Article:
Over the years, I’ve written about solutions for many of the challenges that advisory firms face as they grow larger. By far, the greatest of those challenges is managing the growing ranks of professional and staff employees. As in many businesses, when advisory firms get large enough, usually around the $5 million in annual revenue mark as we see in my client firms, they typically create human resources departments to take most of the employee management burden off the desks of partners.
While these departments can indeed perform many of the mundane tasks required to administer firm employees, they also introduce a level of bureaucracy that many advisors went independent to avoid. Moreover, that bureaucracy can undermine the productivity levels that make independent firms successful.
I’m not dumping on HR departments here. Administrating employees is a real pain, and many owner-advisors quickly realize they’d much rather pay someone else to do it so that they can spend their time working with clients and building their firms. Managing payroll, overseeing benefits, organizing reviews, maintaining employee files, recruiting and researching industry compensation levels are all labor-intensive, time-consuming tasks that are most efficiently and competently done by people who do them regularly. In fact, we recommend that our client firms hire someone to handle these HR functions full-time when they reach 15 or so employees.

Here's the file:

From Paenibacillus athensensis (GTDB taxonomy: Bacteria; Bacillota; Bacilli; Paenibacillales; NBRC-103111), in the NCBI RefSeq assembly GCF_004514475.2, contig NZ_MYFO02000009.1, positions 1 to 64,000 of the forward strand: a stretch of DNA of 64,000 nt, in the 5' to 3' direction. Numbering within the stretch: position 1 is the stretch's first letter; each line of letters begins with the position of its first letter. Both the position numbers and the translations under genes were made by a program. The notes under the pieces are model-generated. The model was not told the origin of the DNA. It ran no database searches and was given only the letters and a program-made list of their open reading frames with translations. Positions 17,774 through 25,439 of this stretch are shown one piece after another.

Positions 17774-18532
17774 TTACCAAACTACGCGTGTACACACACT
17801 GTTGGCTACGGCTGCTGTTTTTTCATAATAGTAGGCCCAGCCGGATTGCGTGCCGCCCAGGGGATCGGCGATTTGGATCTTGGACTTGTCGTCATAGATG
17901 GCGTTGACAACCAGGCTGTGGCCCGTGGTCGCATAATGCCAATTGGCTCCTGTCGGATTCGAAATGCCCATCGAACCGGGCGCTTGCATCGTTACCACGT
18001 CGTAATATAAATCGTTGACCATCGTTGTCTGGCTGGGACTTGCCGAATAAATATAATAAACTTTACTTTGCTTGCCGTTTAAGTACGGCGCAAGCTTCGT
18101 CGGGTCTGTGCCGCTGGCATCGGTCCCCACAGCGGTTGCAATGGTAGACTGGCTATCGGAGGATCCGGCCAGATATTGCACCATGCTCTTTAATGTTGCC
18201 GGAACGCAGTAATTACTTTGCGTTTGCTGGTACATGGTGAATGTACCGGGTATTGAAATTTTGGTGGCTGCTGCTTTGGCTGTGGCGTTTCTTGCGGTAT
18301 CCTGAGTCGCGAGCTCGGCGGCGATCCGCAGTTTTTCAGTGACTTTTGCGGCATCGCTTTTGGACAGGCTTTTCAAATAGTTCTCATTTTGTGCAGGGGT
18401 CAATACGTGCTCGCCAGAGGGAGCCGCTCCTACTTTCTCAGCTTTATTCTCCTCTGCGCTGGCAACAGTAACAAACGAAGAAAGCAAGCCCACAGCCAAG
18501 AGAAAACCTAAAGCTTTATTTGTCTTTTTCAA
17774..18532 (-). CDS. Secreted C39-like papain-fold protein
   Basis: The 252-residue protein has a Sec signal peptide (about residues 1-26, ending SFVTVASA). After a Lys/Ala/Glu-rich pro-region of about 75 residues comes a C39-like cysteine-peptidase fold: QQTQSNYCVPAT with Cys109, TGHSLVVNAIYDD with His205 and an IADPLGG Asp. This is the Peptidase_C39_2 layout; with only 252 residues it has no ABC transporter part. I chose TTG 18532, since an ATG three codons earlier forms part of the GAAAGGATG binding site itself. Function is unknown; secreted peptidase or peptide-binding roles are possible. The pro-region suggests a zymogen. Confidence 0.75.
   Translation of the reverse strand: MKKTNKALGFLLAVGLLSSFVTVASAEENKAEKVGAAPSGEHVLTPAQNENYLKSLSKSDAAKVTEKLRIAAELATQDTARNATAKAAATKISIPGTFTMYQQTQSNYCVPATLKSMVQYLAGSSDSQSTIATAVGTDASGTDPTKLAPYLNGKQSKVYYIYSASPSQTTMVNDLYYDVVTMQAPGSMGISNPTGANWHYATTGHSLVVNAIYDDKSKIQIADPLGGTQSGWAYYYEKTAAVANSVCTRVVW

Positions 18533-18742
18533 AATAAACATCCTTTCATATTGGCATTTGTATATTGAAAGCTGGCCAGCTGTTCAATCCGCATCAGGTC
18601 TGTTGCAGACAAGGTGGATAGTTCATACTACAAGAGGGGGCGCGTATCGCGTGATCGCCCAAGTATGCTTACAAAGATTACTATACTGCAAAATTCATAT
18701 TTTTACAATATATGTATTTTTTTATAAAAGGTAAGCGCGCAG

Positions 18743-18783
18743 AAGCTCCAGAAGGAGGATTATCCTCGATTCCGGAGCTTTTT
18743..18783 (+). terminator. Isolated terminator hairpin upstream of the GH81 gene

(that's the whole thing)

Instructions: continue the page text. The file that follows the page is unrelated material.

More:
With that said, we also recognize that HR departments can also cause problems—when firm owners and other supervisors shift too many of their responsibilities to them.
We’ve found that perhaps the most important job of an owner-advisor is to instill a sense of mission, of purpose, to his or her employees. Great business owners know that the success of their firms depends on the belief of every employee that what they are doing is important, helpful or good for someone, and, in a large or small way, makes the world a better place. In advisory firms, this is relatively easy, as their mission is to help people better manage their finances to send their kids to college, provide healthcare, retire comfortably and, hopefully, provide for grandchildren and/or other dependents. Each employee’s role in providing these services makes them important, too.